July 3

This Day in History

Automotive

Jul 3, 1985:

"Back to the Future" released, features 1981 DeLorean DMC-12

On this day in 1985, the blockbuster action-comedy "Back to the Future"--in which John DeLorean's iconic concept car is memorably transformed into a time-travel device--is released in theaters across the United States

"Back to the Future," directed by Robert Zemeckis, starred Michael J. Fox as Marty McFly, a teenager who travels back 30 years using a time machine built by the zany scientist Doc Brown (Christopher Lloyd). Doc's mind-blowing creation consists of a DeLorean DMC-12 sports car outfitted with a nuclear reactor. Once the car reaches a speed of 88 miles per hour, the plutonium-powered reactor achieves the "1.21 gigawatts" of power necessary to travel through time. Marty arrives in 1955 only to stumble in the way of his own parents (Crispin Glover and Lea Thompson) and keep them from meeting for the first time, thus putting his own life in jeopardy.

A veteran of the Packard Motor Company and General Motors, John DeLorean founded the DeLorean Motor Company in Detroit in 1975 to pursue his vision of a futuristic sports car. DeLorean eventually set up a factory in Dunmurry, near Belfast in Northern Ireland. There, he built his iconic concept car: the DMC-12, known simply as the DeLorean. An angular vehicle with gull-wing doors, the DeLorean had an unpainted stainless-steel body and a rear-mounted engine. To accommodate taller drivers (like its designer, who was over six feet tall), the car had a roomy interior compared to most sports cars.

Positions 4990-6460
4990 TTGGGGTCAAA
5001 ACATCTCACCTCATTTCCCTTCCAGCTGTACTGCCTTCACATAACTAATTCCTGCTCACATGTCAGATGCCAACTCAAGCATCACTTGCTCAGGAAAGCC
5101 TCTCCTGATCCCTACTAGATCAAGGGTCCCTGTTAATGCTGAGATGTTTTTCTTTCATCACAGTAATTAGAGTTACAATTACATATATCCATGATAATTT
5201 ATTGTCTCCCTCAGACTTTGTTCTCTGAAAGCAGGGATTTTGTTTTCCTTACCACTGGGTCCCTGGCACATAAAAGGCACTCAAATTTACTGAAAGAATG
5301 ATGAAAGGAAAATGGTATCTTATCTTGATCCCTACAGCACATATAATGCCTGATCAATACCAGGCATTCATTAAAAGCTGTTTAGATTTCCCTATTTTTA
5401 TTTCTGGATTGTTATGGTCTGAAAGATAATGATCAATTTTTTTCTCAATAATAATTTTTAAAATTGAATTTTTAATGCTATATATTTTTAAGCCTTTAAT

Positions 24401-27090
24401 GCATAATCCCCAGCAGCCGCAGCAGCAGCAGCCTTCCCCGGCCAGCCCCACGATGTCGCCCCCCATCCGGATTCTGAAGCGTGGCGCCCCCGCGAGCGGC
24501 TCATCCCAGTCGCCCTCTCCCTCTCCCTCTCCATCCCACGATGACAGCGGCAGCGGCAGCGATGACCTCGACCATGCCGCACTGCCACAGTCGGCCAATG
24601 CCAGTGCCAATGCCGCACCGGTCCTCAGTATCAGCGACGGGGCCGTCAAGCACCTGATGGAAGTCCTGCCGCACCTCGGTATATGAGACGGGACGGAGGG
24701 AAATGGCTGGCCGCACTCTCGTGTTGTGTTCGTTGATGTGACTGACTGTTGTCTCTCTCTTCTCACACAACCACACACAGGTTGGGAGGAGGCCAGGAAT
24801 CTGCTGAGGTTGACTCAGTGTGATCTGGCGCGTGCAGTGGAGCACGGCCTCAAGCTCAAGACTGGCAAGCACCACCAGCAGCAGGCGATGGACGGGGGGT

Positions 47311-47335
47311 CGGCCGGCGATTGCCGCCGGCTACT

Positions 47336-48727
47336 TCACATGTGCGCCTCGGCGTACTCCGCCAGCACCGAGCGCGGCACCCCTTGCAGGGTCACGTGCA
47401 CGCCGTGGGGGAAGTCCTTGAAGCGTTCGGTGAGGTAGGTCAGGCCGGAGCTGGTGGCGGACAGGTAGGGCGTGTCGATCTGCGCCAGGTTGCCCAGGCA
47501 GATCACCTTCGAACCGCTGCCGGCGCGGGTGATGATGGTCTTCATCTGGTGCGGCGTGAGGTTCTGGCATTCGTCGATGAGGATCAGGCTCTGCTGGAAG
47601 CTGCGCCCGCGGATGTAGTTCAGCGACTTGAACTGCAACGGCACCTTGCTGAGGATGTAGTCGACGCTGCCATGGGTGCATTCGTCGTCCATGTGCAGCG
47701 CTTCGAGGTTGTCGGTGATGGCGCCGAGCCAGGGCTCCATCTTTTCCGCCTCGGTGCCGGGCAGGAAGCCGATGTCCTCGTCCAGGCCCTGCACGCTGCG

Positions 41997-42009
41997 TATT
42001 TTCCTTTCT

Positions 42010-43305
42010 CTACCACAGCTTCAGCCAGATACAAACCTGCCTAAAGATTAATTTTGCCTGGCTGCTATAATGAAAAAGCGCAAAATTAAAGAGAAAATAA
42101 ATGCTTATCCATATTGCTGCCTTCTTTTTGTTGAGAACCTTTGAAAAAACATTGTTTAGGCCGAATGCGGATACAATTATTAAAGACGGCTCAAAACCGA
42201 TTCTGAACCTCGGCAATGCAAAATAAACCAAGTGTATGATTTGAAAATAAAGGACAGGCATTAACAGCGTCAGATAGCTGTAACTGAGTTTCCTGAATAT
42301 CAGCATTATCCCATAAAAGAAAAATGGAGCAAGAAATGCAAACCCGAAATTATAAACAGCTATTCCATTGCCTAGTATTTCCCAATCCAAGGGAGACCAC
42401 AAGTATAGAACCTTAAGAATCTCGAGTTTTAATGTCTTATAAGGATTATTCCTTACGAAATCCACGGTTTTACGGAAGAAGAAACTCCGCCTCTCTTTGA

Although it was built in Northern Ireland, the DeLorean was intended predominantly for an American audience, so it was built with the driver's seat on the left-hand side. The company built about 9,000 of the cars before it ran out of money and halted production in 1982; only 6,500 of those are still in existence. Despite its short lifespan, the DeLorean remains an object of great interest to car collectors and enthusiasts, no doubt largely due to the smashing success of "Back to the Future" and its two sequels, released in 1989 and 1990. John DeLorean died in March of 2005, at the age of 80.

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